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Spondylodiskitis after Dilatation of Esophageal Radiation Stenosis: A Suspect for Metastasis

Open ArchivePublished:March 27, 2017DOI:https://doi.org/10.1016/j.jtho.2017.03.016

      Case Description

      A 56-year-old woman underwent concurrent chemoradiotherapy for a T3N2M0 adenocarcinoma in the right superior sulcus. Four months after chemoradiation, restaging with endoscopic endobronchial ultrasound revealed no N2 disease. A lobectomy of the right upper lobe with lymph node dissection followed. No vital tumor was found.
      The treatment was complicated by severe radiation esophagitis requiring long-term tube feeding. Hitherto, she underwent 15 esophageal dilatations with a Savary-Gilliard bougie dilator because of radiation stenosis.
      Three years after therapy for NSCLC she was admitted for moderate back pain located between the shoulders and persistent low-grade fever for more than 2 months. The complaints started within days after her last esophageal dilatation.
      Physical examination revealed no abnormalities. Her C-reactive protein level was 47 mg/L. Positron emission tomography showed uptake of fludeoxyglucose in thoracic vertebrae 2 and 3 and in the intervertebral disk continuous with mediastinal soft tissue adjacent to the esophagus (Fig. 1A).
      Figure thumbnail gr1
      Figure 1(A) Positron emission tomography scan showing uptake of fludeoxyglucose in thoracic vertebrae 2 and 3 and in the intervertebral disk continuous with mediastinal soft tissue adjacent to the esophagus. (B) Positron emission tomography scan showing a marked decrease in fludeoxyglucose uptake after 1 month of antibiotic treatment.
      Computerized tomography (CT) showed wedge-shaped widening of the adjacent vertebral bodies with a regular sclerotic aspect (Fig. 2).
      Figure thumbnail gr2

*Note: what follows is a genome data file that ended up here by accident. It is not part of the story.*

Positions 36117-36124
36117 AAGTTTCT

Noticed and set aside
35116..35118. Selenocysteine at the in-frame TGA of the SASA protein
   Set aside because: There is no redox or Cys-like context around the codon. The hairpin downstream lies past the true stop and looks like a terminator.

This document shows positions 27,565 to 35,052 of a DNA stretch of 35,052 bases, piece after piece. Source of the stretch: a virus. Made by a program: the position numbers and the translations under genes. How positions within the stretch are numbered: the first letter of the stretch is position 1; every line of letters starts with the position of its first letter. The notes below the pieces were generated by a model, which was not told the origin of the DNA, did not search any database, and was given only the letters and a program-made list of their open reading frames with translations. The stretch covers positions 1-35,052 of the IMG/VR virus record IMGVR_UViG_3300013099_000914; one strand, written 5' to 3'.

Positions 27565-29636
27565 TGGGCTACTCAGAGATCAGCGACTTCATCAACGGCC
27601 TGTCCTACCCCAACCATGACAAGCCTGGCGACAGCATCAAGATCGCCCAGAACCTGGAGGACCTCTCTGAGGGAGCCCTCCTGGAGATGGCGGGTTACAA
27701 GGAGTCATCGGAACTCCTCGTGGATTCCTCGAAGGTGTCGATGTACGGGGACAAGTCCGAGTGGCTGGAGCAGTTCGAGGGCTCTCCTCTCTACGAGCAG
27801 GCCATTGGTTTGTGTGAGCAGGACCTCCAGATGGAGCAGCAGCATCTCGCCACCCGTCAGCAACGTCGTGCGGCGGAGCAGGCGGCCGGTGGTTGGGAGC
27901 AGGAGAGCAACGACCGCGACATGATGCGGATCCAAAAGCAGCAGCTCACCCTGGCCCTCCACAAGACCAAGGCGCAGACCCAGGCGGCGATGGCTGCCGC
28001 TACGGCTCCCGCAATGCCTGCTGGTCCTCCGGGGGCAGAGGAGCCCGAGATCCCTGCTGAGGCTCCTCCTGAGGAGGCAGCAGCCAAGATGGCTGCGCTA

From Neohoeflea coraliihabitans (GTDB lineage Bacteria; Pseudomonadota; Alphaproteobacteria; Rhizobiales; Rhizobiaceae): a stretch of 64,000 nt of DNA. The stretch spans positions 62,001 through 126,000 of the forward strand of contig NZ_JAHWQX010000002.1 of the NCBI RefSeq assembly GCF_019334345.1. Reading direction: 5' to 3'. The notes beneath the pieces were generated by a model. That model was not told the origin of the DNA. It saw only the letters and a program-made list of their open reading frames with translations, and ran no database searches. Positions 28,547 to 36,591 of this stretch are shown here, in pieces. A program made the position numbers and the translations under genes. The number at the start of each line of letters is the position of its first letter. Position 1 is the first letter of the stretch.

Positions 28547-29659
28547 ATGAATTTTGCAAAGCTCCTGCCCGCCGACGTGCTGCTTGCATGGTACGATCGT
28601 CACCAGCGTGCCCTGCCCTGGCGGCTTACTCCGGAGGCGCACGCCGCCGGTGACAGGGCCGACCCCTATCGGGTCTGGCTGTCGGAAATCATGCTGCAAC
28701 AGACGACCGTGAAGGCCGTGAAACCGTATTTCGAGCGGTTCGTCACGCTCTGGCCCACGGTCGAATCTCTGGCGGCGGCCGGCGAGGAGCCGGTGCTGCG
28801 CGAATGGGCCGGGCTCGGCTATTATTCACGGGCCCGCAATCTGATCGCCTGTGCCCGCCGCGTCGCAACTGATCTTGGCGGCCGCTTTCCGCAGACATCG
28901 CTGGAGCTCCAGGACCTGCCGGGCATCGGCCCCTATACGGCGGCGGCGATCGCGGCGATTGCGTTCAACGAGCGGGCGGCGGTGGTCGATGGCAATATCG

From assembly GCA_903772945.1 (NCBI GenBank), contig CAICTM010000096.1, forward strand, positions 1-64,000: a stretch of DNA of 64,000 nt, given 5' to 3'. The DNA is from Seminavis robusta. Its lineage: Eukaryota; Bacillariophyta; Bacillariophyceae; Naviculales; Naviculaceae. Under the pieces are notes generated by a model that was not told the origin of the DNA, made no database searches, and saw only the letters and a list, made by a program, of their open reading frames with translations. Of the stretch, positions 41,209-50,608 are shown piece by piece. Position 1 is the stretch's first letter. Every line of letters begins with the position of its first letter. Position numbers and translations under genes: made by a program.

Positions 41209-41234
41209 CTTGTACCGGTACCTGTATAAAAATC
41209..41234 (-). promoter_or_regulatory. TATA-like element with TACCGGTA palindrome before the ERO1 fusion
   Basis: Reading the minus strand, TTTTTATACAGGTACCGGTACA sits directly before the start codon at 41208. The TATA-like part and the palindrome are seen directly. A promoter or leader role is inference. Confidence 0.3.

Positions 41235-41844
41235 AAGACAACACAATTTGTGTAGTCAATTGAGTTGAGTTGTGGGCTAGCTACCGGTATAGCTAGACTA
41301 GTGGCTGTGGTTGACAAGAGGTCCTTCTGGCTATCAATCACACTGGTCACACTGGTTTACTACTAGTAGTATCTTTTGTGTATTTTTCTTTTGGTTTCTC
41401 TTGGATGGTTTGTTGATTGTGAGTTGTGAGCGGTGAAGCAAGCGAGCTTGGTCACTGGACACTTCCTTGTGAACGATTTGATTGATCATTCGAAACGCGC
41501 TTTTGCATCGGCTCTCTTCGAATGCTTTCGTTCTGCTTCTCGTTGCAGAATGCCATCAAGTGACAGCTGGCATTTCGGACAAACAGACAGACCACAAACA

Figure 2Wedge-shaped widening of the adjacent thoracic vertebral bodies with a sclerotic aspect.
      With endoscopic ultrasound performed by a thin endobronchial ultrasound scope, fine-needle aspirates were obtained from the diseased intervertebral region. Different species of bacteria were cultured (Escherichia coli, Rothia mucilaginosa, and various anaerobic species) and no malignancy was found.
      After 4 weeks of treatment with amoxicillin/clavulanic acid and flucloxacillin, repeat positron emission tomography showed a marked decrease in fludeoxyglucose uptake (Fig. 1B).
      Invasive diagnostic procedures, treatments, and trauma of the esophagus have been described as causes of infectious spondylodiskitis.
      • Park S.Y.
      • Chung H.K.
      • Yoon K.W.
      • et al.
      Infectious spondylodiscitis caused by esophageal injury after blunt chest trauma.
      • Giger A.
      • Yusuf E.
      • Manuel O.
      • Clerc O.
      • Trampuz A.
      Polymicrobial vertebral osteomyelitis after oesophageal biopsy: a case report.
      This case report describes infectious spondylodiskitis as a complication of esophageal dilatation. The findings of imaging of this patient are confusing, as the vertebral damage has to be differentiated from metastatic disease. The central mediastinal and anterior vertebral location seems difficult to approach, but endoscopic ultrasound is appropriate to guide aspiration of thoracic vertebral and paravertebral disease.
      • Stigt J.A.
      • Wolfhagen M.J.
      • Boomsma M.F.
      • Mostert A.K.
      • Groen H.J.
      Diagnosing infectious spondylodiscitis with endoscopic ultrasound.
      Several months of treatment with antibiotics is advised, although recurrence is not uncommon.
      • Cottle L.
      • Riordan T.
      Infectious spondylodiscitis.

      References

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